Talking Through Problems Leads To Solutions

In her 10 years as a Forum facilitator and 18 years as a management professor at Simmons College Graduate School of Management, Ann Lindsey has learned three keys to lead lively discussions: listen well, create a respectful environment and respond to participants’ ideas and requests.

“A successful group has a sense of trust and respect,” says Lindsey, head of Lindsey Leadership Consulting in Newton. “People feel safe opening up.”

To maximize peer involvement, Lindsey asks every Forum member to submit a written “check-in” update a few days before the next meeting. Participants read each other’s business updates ahead of their gathering.

“Everyone lists their current goals, what’s impacting their business and any news since last month,” Lindsey explains. “This way, we’re all prepared to discuss what each member is facing.”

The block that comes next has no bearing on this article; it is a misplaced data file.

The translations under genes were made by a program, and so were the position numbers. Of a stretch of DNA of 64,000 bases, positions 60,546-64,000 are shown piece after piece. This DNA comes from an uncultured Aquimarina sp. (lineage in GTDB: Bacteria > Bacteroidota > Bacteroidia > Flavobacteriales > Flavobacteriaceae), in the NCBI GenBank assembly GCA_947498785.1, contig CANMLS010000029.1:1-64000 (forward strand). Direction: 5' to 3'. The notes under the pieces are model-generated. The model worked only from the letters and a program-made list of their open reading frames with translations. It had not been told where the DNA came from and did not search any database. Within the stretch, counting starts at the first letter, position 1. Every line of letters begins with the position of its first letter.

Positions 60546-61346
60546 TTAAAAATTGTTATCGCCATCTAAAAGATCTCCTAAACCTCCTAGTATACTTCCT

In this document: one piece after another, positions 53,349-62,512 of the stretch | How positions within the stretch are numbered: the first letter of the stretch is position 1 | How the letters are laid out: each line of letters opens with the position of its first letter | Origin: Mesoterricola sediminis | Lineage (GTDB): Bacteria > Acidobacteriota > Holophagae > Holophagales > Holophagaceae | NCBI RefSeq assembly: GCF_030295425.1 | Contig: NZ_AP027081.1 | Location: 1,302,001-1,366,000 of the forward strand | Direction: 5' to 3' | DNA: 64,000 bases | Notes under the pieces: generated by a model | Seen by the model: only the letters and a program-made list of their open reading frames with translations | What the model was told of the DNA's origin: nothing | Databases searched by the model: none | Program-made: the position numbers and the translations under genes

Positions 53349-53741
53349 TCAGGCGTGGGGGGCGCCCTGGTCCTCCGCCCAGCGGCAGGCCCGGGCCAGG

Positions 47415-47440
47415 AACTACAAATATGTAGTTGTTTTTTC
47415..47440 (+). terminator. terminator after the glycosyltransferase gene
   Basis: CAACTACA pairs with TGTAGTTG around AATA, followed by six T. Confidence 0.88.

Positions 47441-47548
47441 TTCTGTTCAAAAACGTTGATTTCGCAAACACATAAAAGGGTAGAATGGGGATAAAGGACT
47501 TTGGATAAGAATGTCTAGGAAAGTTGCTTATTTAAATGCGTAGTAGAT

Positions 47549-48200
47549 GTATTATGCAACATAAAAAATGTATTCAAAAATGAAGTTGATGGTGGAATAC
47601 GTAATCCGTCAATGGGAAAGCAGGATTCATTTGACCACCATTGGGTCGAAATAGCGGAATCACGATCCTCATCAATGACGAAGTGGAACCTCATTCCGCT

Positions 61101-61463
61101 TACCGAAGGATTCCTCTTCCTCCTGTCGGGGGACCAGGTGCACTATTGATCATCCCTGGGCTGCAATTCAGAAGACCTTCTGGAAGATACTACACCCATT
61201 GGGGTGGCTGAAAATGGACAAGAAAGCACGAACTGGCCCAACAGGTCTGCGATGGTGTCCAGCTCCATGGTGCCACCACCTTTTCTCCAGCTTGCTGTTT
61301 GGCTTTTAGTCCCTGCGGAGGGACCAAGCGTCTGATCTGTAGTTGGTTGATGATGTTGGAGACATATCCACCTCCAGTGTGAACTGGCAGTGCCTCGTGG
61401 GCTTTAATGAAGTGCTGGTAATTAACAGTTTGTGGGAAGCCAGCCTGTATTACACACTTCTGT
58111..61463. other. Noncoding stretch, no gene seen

For some members, the Forum provides a therapeutic outlet to set aside emotions and think strategically. Lindsey recalls a member, a minority owner of a firm, who repeatedly vented her anger in Forum meetings about her business partner, the majority owner.

“She wanted to be an equal owner, but her business partner wouldn’t agree to that,” Lindsey says. “We helped her step back and manage her reaction by depersonalizing the situation and considering her partner’s perspective. She was so offended that she wasn’t able to empathize with her partner.”

The Forum member successfully overcame her anger and addressed her partner’s reservations about equal ownership. From that point, they reached an agreement.

Some members gain insight simply by articulating their issue to the group. For example, a business owner who accepted one client per industry was choosing between two competitors: a large, enticing company or a small, stable firm.

“The bigger company had the potential for greater income over time,” Lindsey says. “While there were red flags with this company, she didn’t want to see them until she heard from Forum members.”

By expressing her concerns to the group—and collecting peer feedback—she began to formulate a solution. That happens all the time, Lindsey adds.